That wine is from where?

A trip to 7 lesser-known wine-making regions.

2 / 8

Vineyards of Switzerland Vineyards of Switzerland (Photo: Capricorn Studio / Shutterstock)

2 / 8


Swiss wines are not as well-known as those that are produced in neighboring countries. Though they don't enjoy the same name recognition as a bottle of Chianti, Burgundy or Riesling, Swiss wines share a similar origin. During the Middle Ages, monks from France established vineyards in Switzerland, testing different varieties of grape to find the best species for the cooler climate.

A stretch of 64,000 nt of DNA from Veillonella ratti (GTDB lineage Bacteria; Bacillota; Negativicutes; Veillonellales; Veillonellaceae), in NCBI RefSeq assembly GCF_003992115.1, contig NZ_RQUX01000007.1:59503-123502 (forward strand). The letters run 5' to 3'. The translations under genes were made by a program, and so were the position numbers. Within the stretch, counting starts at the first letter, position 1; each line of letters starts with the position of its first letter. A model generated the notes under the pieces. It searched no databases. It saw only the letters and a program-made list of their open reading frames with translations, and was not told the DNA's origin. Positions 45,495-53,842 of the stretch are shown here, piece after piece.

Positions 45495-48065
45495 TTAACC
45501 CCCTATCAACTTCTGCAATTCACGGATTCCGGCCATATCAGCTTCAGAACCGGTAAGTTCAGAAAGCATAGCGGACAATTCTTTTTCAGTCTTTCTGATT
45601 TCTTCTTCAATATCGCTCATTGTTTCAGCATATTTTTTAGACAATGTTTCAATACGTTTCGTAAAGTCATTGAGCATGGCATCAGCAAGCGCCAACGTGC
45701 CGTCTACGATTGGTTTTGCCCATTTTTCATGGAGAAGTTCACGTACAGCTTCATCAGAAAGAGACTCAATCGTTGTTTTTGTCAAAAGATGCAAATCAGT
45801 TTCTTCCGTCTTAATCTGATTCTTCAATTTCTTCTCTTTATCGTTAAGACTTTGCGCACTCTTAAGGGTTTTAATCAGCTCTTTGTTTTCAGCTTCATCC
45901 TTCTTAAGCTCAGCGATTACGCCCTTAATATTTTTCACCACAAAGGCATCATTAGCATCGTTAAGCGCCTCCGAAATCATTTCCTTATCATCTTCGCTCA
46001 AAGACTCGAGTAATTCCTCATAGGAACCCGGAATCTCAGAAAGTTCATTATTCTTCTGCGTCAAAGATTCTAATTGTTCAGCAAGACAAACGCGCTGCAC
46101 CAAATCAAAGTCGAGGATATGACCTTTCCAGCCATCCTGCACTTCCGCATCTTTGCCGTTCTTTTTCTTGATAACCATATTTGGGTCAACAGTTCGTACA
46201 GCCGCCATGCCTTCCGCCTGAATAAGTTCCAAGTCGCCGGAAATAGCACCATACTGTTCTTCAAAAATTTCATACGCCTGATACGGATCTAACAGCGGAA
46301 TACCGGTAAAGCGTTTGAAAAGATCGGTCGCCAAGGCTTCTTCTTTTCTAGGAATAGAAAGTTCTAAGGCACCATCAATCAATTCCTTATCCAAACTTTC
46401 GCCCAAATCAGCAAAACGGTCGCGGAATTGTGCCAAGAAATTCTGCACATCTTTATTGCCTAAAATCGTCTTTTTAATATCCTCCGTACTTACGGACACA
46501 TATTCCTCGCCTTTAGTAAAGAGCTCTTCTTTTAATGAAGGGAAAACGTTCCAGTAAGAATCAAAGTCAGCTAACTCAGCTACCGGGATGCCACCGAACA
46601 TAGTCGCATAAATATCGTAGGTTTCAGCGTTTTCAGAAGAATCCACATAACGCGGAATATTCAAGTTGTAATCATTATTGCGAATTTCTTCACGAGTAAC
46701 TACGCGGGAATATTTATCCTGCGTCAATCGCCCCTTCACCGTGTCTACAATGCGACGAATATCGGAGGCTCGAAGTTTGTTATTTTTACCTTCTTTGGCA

Today, some vineyards sit on the shores of Lake Geneva. In fact, there are nearly 100 wine producers around the lake. Switzerland is famous for its multiple cultural influences. Not only can this be heard in different regions of the country (depending on where you are, you will hear German, French or Italian being spoken), but it can be tasted in the wine as well. A second Swiss vineyard region, Valais, actually has the highest altitude of any wine-making area in Europe. Its highest vineyard sits at 3,600 feet above sea level.  

Photos and SlideshowsPhotos and Slideshows